Reason No. 3
In the charge, no detailed summary of the testimony of the expert medical witnesses on either side was attempted. I merely called to the jury's attention that the four medical experts rendered opinions, and mentioned, as illustrative, that the principal contentions of each party were supported by expert medical opinion. I did not attempt to state all the opinions or to analyze the internal inconsistencies which cropped up on direct and cross-examination.
The members of the jury were admonished that the opinions of experts were not facts but conclusions which they were to evaluate in the light of the evidence.
Reasons 4 and 5
I cannot acquiesce in plaintiff's argument that the instructions limited his contentions of negligence solely to the issue of whether Dr. Bishop should have caused the deceased to be hospitalized.
The jury was told:
"The plaintiff-administrator contends that York's death was caused in whole or in part by the negligence of the Penn Central Railroad through its doctors * * *.
"* * *
"In order to find the railroad liable in damages, you must first find that the railroad by its officers, agents or employees, was negligent, and if you find any such negligence, you must next find that this negligence contributed in whole or in part to the death of Mr. York. If the railroad's negligence contributed to his death even in the slightest degree, the railroad is liable."
Negligence was defined and the jury was instructed that Dr. Denning and Dr. Bishop were employees of the railroad in 1967.
In reviewing the evidence I stated:
"The plaintiff contends that the railroad's doctors were negligent in that they failed to promptly recommend to Dr. Ayers that Mr. York be immediately sent to a hospital where his heart disease might have been treated before it developed into the acute myocardial infarction which caused his death; the plaintiff contends that it was negligence on the part of the railroad's doctors to permit Mr. York to go home after the electrocardiogram was taken and that it was foreseeable that an acute heart attack might develop.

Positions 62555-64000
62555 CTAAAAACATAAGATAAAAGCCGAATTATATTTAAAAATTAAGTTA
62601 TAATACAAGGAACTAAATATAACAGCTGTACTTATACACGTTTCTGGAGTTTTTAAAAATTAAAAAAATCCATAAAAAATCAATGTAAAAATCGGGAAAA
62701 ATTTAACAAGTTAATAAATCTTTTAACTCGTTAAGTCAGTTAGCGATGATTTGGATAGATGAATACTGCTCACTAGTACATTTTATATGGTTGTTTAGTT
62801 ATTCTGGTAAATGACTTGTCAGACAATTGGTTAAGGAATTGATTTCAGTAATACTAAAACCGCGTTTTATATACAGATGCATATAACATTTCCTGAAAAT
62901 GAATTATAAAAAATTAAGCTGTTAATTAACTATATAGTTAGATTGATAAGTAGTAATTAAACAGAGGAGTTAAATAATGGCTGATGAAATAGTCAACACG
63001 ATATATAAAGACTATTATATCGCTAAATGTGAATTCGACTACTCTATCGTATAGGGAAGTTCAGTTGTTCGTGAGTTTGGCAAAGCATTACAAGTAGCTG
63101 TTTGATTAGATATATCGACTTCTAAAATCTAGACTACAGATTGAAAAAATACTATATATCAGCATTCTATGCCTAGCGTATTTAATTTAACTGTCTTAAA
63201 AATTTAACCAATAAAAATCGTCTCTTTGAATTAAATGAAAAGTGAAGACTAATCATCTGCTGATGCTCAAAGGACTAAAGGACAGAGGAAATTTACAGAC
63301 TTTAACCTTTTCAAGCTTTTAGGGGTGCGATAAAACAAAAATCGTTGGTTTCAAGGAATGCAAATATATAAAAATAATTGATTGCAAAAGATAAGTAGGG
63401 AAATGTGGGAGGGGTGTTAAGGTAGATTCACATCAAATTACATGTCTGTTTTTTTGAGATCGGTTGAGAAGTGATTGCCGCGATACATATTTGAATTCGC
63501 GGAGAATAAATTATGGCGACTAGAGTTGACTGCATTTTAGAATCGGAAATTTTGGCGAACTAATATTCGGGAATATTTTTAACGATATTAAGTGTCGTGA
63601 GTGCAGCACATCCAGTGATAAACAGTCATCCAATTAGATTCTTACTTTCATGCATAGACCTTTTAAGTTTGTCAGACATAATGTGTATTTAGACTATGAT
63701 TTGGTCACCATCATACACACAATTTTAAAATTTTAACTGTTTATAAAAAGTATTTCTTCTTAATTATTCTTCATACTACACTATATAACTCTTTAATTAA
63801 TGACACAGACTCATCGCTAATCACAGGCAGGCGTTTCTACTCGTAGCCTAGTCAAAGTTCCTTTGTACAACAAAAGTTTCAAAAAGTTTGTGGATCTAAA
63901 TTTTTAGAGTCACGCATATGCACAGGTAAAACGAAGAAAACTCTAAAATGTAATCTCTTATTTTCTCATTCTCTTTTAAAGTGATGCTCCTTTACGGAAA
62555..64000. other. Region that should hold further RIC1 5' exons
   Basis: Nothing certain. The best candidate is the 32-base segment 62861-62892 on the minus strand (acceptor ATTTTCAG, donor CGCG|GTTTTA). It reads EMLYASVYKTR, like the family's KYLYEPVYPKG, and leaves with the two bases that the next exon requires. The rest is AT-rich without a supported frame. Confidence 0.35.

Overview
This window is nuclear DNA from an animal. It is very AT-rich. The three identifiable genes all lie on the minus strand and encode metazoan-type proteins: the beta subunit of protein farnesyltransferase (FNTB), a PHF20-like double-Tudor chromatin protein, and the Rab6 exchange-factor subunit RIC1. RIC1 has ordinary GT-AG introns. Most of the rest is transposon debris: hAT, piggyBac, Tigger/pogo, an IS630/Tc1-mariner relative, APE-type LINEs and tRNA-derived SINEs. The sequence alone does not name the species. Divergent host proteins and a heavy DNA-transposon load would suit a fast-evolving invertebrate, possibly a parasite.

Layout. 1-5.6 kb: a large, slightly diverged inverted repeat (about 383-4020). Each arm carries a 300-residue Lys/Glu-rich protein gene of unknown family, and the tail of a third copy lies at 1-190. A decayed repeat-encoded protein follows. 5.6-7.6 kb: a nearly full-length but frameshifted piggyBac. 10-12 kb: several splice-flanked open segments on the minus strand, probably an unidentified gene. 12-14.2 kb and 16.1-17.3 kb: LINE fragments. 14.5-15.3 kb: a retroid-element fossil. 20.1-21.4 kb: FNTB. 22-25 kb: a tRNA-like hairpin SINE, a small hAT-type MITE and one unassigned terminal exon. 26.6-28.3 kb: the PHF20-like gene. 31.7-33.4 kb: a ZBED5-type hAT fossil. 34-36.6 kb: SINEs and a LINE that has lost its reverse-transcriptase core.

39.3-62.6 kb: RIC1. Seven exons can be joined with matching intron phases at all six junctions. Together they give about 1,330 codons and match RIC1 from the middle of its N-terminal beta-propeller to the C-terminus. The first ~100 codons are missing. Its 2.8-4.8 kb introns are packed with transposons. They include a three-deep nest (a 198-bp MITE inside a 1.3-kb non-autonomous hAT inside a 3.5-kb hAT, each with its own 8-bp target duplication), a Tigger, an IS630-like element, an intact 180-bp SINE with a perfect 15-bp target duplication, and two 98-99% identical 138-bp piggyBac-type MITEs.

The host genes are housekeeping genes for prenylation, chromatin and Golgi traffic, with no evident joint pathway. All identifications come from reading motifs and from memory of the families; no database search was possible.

"* * * The plaintiff wants you to believe that the doctors in the railroad's medical department should have seen a significant change in the 1967 [York] cardiogram when compared with the 1965 [York] cardiogram and they should have immediately recommended to Dr. Ayers that Mr. York be committed to a hospital for treatment in the hope of preventing an acute heart attack; but instead they let him go home, with a false sense of reassurance, and that Mr. York died the next morning about 5:00 o'clock from an acute myocardial infarction. * * *" (Emphasis supplied.)
I told the jury it was their duty to determine the facts from the evidence and draw the reasonable and proper inferences therefrom.
Thus, it appears that the instructions did not limit the plaintiff's contentions of negligence solely to the issue of whether Dr. Bishop should have caused Mr. York to be hospitalized, but embraced the failure of the defendant's doctors to notify Dr. Ayers, York's personal physician, and Mr. York himself of his allegedly serious condition.
Reason No. 2
Plaintiff complains that he was deprived of a 12-man jury. Local Rule 33 provides:
"In all civil jury cases the jury shall consist of six members. * * *"
A similar complaint was rejected by Judge Teitelbaum of this court in Piper v. Monessen Southwestern Railway Company, Civil Action No. 70-646 (W.D.Pa.10/3/72).
A similar rule has been upheld in Cooley v. Strickland Transportation Company, 459 F.2d 779 (5th Cir. 1972), and in Colgrove v. Battin, 456 F.2d 1379 (9th Cir. 1972).
I think Local Rule 33 is valid.
An appropriate order will be entered.